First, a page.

At the age of twelve I had a brush with mortality that changed me. On the first day of a weekend father-son canoe trip in the Ozarks, the canoe carrying my dad and I capsized, and we were both sent overboard into the cold, fast-moving water. In the chaotic next seconds, my lifejacket snagged on a submerged tree, and I was trapped there. Though my mouth remained above water, the rest of me felt the fury of thousands of gallons of water running through a narrow channel. The upriver current flung my torso violently into the log at the same time that the downriver current seemed to claw at my spindly limbs, enticing me to be free. I was terrified, and, for ten minutes, I believed I would die. Eventually, I was rescued, but the event terrified me. It shook my sense of safety in nature, and it instilled in me, at a very young age, a deep knowing of how temporary this life is. In the next years, I became a very spiritual kid, and I latched onto Christianity, the dominant faith of my Kansas home. My deep faith in Jesus gave me something to hold onto that felt solid. Later, as a teenager, my faith helped me as I struggled to understand my father’s drinking and my parents’ marital struggles.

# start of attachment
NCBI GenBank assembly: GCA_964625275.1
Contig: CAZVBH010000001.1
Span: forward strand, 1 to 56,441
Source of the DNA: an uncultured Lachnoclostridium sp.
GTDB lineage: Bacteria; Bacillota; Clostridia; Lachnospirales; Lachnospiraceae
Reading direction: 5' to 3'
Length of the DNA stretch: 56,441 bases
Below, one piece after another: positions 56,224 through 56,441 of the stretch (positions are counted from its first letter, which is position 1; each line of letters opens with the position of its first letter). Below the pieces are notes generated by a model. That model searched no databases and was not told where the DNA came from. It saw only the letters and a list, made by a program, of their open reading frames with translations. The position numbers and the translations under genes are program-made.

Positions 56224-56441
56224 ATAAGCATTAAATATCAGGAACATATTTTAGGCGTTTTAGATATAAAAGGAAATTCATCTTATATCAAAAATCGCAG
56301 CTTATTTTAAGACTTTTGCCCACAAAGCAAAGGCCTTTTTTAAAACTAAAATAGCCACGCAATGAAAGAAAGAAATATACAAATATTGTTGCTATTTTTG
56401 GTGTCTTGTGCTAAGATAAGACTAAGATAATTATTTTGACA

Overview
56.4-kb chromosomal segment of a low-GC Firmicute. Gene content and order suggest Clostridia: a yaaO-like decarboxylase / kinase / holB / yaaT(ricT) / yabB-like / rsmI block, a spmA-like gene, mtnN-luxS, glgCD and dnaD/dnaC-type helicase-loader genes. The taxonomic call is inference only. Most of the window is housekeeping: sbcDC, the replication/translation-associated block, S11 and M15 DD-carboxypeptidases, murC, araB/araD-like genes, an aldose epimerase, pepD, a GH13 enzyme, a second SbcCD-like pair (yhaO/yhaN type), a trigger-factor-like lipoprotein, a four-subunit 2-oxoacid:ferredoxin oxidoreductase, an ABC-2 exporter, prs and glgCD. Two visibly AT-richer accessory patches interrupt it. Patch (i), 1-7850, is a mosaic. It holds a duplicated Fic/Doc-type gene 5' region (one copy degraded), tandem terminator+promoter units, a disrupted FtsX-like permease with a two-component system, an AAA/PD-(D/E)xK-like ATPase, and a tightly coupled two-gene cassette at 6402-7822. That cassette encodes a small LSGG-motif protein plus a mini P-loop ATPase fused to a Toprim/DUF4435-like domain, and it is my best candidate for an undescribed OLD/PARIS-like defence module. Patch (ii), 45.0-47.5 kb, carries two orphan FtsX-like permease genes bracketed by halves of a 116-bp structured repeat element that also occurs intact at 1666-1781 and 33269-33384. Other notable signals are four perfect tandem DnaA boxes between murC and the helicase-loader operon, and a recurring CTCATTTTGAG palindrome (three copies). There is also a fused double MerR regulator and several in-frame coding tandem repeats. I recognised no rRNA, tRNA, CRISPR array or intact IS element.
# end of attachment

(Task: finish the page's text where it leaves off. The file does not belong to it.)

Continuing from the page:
But as terrifying as the river event was, it was a gift. The river shook me awake. It taught me to see that so many things we humans do and think are really not very important. It oriented me toward depth and authenticity. It made me a seeker. It also probably had something to do with the arrival at age of 14 of what I called “my little mystical experiences.” During frequent fleeting episodes, I would become overwhelmed by strong feelings of merging with the universe. I was in love with everything. These episodes followed me into adulthood and actually they helped me through hard times when depression stole several years of my life. During those dark times, I would connect mentally with those past strong feelings of absolute love. They would keep me going.